The chain of events surrounding the Boston Bombings seems too extensive for the short time in which they occurred. From the first blast at 2:49 p.m. on April 15, 2013 to celebrations in the streets of Boston following Dzhokhar Tsarnaev’s capture four days later, here’s how that week’s events unfolded according to prosecutors and media accounts.
April 15, 2013
2:49 p.m.: There is an explosion in front of Marathon Sports on Boylston Street, close to the Marathon finish line. Thirteen seconds later and a block away, there is a second explosion in front of Forum restaurant. Three people are killed, 282 are injured.
4:28 p.m.: New York Post claims a 20-year-old Saudi Arabian national is a suspect in the bombings and “in custody.’’ Post publisher and CEO Jesse Angelo touts the story as an “exclusive.’’ The paper also claims that a “law enforcement source confirmed’’ that “more than 12 people’’ were killed and “nearly 50’’ were injured. The report is denied by the police commissioner about an hour later.
5:30 p.m.: NBC News reports that Boston Police Department is “guarding’’ a man in a hospital, who is a “possible suspect.’’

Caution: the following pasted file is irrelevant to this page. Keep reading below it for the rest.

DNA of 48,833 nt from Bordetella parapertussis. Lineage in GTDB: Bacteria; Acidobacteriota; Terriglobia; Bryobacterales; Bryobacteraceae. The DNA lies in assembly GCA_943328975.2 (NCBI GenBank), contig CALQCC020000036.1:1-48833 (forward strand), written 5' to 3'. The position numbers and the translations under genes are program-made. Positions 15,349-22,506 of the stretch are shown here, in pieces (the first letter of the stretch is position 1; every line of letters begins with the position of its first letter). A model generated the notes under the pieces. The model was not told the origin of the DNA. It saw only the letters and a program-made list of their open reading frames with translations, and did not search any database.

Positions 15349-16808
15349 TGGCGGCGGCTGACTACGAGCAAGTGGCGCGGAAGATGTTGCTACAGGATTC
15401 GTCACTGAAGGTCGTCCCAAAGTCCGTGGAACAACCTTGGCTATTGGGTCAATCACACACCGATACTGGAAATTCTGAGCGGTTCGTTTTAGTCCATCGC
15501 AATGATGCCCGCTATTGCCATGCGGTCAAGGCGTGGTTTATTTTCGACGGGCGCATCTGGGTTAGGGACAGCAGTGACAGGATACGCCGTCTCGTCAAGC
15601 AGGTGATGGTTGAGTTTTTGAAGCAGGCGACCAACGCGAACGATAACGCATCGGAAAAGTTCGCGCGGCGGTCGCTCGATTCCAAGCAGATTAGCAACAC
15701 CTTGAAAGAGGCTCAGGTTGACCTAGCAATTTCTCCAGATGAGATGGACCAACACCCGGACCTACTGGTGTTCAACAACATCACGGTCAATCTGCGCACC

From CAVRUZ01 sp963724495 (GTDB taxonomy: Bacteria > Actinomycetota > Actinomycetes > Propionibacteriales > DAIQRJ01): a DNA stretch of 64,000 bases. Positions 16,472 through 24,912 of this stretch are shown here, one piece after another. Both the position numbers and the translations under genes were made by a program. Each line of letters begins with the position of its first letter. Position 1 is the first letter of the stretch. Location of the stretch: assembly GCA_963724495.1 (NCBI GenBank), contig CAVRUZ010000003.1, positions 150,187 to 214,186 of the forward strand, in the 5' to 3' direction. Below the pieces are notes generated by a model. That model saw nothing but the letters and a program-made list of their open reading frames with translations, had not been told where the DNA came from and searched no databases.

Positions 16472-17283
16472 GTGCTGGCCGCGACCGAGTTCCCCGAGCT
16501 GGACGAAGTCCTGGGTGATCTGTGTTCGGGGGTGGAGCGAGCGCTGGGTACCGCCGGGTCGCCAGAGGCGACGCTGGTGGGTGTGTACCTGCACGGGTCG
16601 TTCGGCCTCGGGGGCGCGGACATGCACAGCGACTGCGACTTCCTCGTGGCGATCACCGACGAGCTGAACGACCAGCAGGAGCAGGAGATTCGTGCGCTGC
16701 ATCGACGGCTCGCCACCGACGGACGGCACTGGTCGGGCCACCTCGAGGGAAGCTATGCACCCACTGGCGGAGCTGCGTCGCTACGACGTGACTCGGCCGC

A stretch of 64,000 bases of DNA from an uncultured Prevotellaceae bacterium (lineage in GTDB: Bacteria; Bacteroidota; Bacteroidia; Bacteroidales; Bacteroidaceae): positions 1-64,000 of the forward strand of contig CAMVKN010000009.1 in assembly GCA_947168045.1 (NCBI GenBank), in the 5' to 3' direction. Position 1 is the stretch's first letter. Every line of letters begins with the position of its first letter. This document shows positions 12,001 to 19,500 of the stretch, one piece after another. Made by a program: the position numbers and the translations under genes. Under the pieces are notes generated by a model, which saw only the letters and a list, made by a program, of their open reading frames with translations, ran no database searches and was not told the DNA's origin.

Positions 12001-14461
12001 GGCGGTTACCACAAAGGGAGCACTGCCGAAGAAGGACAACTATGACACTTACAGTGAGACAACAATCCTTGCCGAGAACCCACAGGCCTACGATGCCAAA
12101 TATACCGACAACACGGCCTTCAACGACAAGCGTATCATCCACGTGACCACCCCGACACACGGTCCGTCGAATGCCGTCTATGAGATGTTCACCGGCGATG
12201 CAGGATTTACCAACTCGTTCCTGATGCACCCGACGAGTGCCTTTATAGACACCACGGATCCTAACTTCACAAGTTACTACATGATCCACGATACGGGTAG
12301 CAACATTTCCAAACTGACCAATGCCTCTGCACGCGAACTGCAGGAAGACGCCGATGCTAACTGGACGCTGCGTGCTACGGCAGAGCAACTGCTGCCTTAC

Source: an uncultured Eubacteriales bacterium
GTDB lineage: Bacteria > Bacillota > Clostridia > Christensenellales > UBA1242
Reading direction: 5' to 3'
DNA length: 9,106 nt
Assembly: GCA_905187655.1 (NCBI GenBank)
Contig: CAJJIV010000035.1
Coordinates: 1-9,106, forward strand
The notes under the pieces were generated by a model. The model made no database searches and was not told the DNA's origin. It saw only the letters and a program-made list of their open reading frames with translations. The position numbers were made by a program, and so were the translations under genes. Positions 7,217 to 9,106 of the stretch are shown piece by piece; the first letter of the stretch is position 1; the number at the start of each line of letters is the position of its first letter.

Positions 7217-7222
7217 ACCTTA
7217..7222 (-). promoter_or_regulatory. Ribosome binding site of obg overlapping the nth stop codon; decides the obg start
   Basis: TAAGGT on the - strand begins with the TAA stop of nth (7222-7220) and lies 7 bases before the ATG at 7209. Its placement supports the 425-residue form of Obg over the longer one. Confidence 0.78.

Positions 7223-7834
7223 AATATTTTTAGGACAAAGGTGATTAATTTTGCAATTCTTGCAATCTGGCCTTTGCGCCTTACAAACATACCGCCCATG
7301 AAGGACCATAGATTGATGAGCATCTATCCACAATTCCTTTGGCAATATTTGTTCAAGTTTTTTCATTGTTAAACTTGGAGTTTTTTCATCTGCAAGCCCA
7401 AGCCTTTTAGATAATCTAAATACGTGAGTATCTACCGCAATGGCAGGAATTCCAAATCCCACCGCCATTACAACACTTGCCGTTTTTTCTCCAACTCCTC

6:10 p.m.: President Barack Obama talks about the bombing, promising that those responsible will be caught and punished.
8:04 p.m.: Dzhokhar Tsarnaev tweets: “Ain’t no love in the heart of the city, stay safe people’’
Morning: Jeff Bauman, Jr., who lost both legs in the bombing and whose injuries were shown in graphic detail in a now-iconic photo, gives the FBI a description of the man who dropped his backpack near him.
Evening: An FBI bulletin states that bombs were made by packing explosives, nails, and other shrapnel into pressure cookers. They still don’t know how they were detonated, by whom, or why.
8:55 p.m.: Dzhokhar has returned to campus of UMass-Dartmouth, swiping his ID card at his residence hall for the first time since the attack.